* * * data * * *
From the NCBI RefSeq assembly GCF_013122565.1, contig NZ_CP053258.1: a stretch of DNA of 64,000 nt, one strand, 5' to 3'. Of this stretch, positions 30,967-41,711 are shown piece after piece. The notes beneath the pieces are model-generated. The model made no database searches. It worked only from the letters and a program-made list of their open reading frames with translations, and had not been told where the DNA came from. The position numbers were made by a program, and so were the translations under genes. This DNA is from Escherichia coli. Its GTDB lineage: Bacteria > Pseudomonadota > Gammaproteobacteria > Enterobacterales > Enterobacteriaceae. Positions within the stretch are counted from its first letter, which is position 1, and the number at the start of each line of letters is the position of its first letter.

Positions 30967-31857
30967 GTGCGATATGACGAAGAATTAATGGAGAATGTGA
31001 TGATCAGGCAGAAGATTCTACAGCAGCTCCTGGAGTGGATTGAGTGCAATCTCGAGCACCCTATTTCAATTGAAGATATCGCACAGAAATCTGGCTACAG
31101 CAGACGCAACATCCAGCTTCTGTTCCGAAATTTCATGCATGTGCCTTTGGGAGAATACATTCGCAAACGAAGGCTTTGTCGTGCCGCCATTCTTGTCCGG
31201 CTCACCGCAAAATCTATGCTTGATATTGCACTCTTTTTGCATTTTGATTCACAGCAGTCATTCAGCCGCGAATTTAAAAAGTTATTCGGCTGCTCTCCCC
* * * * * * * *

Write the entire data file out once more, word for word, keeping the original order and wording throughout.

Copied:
From the NCBI RefSeq assembly GCF_013122565.1, contig NZ_CP053258.1: a stretch of DNA of 64,000 nt, one strand, 5' to 3'. Of this stretch, positions 30,967-41,711 are shown piece after piece. The notes beneath the pieces are model-generated. The model made no database searches. It worked only from the letters and a program-made list of their open reading frames with translations, and had not been told where the DNA came from. The position numbers were made by a program, and so were the translations under genes. This DNA is from Escherichia coli. Its GTDB lineage: Bacteria > Pseudomonadota > Gammaproteobacteria > Enterobacterales > Enterobacteriaceae. Positions within the stretch are counted from its first letter, which is position 1, and the number at the start of each line of letters is the position of its first letter.

Positions 30967-31857
30967 GTGCGATATGACGAAGAATTAATGGAGAATGTGA
31001 TGATCAGGCAGAAGATTCTACAGCAGCTCCTGGAGTGGATTGAGTGCAATCTCGAGCACCCTATTTCAATTGAAGATATCGCACAGAAATCTGGCTACAG
31101 CAGACGCAACATCCAGCTTCTGTTCCGAAATTTCATGCATGTGCCTTTGGGAGAATACATTCGCAAACGAAGGCTTTGTCGTGCCGCCATTCTTGTCCGG
31201 CTCACCGCAAAATCTATGCTTGATATTGCACTCTTTTTGCATTTTGATTCACAGCAGTCATTCAGCCGCGAATTTAAAAAGTTATTCGGCTGCTCTCCCC